• Elisabeth Hope

7 Tips for Returning to Practice after a Break

In an ideal world, every Suzuki family would be able to keep a consistent daily practice routine. In reality, I find that both my studio families and my own family sometimes take breaks from practicing. Maybe the violin couldn’t come along on a vacation. Maybe the family had to move and it took a while to find a new teacher. Perhaps there has been illness, loss, or an overwhelming season in the family’s life. Maybe we just took a break, either intentionally or unintentionally. Whatever the reason, if there has been a break of more than a few days, it can feel difficult to get physically, mentally, and emotionally back into practice. Here are some ideas to make it easier.

  1. Value the long-term positive practicing relationship over “catching up.” As the practice parent, it is easy to feel the pressure of all the time you’ve missed and want to make up for lost time. If you let that pressure spill over onto your child when you return, your student will resist practicing. As the parent, try to accept that your child's playing level will start lower than it was when you began your break, especially if it was an extended break. You will probably need a little remedial work. Shift your focus from “catching up” or “forging ahead” to creating a sustainable, happy practice routine.

  2. Change the environment if needed. If there were any negative elements to your practice routine before the break, now is the time to make the change. It is easier to reset attitudes and create a more focused practice environment when you resume practice, rather than to trying to change those attitudes or habits once they have taken over again.

  3. Stop while you’re ahead! The author of the children’s books Charlie and the Chocolate Factory and Matilda, Roald Dahl, gave this great advice for writers that can easily be adapted to practicing. If you stop when everything is going well, “You can’t wait to get back, because you know what you’re going to say next. And that’s lovely. And you have to try and do that every time, every day, all the way through the year.” Stop while both of you are feeling good about the work you’re doing together. This will help you be ready to come back to practice next time!

  4. Divide your practice into a few shorter sessions. Playing the violin requires stamina and fine muscle control which may have decreased during your break. If it’s possible, complete a few shorter practice sessions throughout the day rather than expecting hard, focused work for longer periods of time. Your child will feel better about practicing, and you’ll find that you are able to get more done. For the first week or so, be satisfied with short but positive practice segments. Once the positive attitude is firmly established and your student’s stamina has returned, you can increase the length and intensity of the practice as needed.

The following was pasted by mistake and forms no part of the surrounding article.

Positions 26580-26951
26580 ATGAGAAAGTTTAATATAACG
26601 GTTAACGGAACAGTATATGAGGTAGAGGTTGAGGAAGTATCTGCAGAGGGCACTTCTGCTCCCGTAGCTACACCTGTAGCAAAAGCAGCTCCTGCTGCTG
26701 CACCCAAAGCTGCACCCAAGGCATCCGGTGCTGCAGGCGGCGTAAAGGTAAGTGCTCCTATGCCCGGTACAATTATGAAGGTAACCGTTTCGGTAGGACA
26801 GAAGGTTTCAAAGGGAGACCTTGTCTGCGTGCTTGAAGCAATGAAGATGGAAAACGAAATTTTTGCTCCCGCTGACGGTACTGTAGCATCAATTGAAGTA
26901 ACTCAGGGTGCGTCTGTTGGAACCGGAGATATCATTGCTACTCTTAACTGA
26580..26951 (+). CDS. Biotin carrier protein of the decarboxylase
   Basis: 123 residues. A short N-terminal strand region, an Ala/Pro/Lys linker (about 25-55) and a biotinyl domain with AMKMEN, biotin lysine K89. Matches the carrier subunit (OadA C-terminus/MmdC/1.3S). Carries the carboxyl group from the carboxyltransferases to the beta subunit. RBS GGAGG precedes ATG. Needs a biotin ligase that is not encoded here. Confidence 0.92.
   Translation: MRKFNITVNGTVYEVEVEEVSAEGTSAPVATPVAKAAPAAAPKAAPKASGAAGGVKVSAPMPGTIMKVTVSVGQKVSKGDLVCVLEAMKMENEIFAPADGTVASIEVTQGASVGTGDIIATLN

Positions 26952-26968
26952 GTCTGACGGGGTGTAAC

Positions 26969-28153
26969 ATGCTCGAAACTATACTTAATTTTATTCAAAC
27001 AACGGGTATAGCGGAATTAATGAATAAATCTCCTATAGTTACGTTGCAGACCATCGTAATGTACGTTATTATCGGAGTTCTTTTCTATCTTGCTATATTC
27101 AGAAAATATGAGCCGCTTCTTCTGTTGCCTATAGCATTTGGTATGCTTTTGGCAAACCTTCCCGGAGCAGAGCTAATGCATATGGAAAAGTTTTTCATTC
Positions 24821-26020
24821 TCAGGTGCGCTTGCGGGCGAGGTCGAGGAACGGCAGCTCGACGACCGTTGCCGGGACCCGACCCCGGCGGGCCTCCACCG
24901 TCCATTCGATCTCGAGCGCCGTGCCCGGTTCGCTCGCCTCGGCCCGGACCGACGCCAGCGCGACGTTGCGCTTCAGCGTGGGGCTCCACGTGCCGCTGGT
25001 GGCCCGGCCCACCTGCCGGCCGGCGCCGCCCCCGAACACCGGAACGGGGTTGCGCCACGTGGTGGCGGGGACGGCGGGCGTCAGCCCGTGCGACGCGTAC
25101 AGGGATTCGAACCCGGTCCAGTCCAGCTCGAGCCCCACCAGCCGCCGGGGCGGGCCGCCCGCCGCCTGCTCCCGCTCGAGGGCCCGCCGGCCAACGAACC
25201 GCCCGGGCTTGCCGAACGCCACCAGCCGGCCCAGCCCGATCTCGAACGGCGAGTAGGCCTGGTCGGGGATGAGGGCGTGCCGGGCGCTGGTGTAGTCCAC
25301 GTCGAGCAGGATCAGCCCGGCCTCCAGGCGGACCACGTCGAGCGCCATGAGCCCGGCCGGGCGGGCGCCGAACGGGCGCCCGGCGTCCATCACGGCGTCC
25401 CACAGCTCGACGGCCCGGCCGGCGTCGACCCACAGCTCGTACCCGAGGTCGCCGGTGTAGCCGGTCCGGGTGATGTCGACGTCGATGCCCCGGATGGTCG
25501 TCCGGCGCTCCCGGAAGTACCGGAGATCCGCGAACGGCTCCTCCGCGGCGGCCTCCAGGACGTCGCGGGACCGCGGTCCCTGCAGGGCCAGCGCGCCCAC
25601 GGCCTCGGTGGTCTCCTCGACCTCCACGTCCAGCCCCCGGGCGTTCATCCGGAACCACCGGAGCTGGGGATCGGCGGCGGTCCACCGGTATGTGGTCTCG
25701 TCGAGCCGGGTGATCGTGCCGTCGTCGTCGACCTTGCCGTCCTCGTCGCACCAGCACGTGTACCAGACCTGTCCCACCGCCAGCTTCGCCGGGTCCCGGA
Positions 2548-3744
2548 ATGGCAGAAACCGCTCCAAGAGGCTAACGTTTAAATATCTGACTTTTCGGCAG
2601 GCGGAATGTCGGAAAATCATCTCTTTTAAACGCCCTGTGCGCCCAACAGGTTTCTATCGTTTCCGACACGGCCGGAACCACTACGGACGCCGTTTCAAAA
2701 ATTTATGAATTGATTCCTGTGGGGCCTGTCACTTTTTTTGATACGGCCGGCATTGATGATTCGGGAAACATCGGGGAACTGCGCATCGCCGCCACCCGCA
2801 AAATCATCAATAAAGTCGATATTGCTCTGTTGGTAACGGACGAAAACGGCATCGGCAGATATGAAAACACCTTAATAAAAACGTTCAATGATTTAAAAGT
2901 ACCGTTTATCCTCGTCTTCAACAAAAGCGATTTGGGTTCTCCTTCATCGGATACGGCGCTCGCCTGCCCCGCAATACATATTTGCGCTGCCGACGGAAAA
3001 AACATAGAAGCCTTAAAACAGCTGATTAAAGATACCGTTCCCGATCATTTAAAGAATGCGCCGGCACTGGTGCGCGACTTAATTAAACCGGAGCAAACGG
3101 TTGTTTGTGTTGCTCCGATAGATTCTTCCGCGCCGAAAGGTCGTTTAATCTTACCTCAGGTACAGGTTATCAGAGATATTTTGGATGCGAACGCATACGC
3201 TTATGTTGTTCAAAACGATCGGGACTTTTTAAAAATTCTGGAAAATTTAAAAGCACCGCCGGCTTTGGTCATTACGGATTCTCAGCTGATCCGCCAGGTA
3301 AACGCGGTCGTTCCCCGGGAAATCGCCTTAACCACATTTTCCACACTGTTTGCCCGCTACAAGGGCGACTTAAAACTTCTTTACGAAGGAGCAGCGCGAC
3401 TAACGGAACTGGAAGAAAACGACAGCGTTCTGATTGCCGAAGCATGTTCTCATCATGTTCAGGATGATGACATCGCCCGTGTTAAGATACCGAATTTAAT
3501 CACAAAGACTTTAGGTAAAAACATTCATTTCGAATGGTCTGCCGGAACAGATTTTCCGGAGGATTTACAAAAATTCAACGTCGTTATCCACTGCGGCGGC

5. You don’t have to get to everything every day! Create a system that works for you to track what you’ve done and what you need to do. A successful practice session may mean that your child plays through a few pieces and works on drill spots for a few other pieces. You can silently track what tomorrow's drill spots need to be. Keeping track will help you make sure you got to each scale, review piece, or assignment between lessons, while keeping each practice segment a reasonable length.

  6. Keep your feedback positive and focused! Of course, this is always a practice goal, but positive, focused encouragement is particularly vital as your student is returning to practice after a break. They’re aware that playing is harder and they don’t sound as good as they used to. This isn’t the time to voice all the things that aren't going well. Pick a focus for each part of your practice, and make sure you stick to it. If you told your child that the focus on “Hunter’s Chorus” was keeping a good bowhold, you can silently notice that you need to review bowings and add that to the list for tomorrow, or notice that intonation needs work and make intonation the focus for the next piece, but feedback you relay to your student needs to be about their bowhold. Praise them for their efforts even if some corrections were necessary.

  7. Commit to consistent daily practice, and set a measurable goal. Knowing that you’ll practice every day removes the struggle about whether or not to practice that day. You’ll encounter much less resistance from your student if they are working toward a goal. When my girls and I returned to focused practice after a few sporadic weeks while traveling this summer, we committed to a 100-day (consecutive) practice challenge and chose our treat to celebrate reaching our goal. I don’t have to fight them to practice each day, and the pressure I feel to catch up is reduced, since I know we’ll have consistent chances each day.

Breaks happen. They can either completely derail you, or be just a blip on the radar. If you make sure to re-start well, you can enjoy the positive time of rest that the break provided and emerge with even better practice habits.

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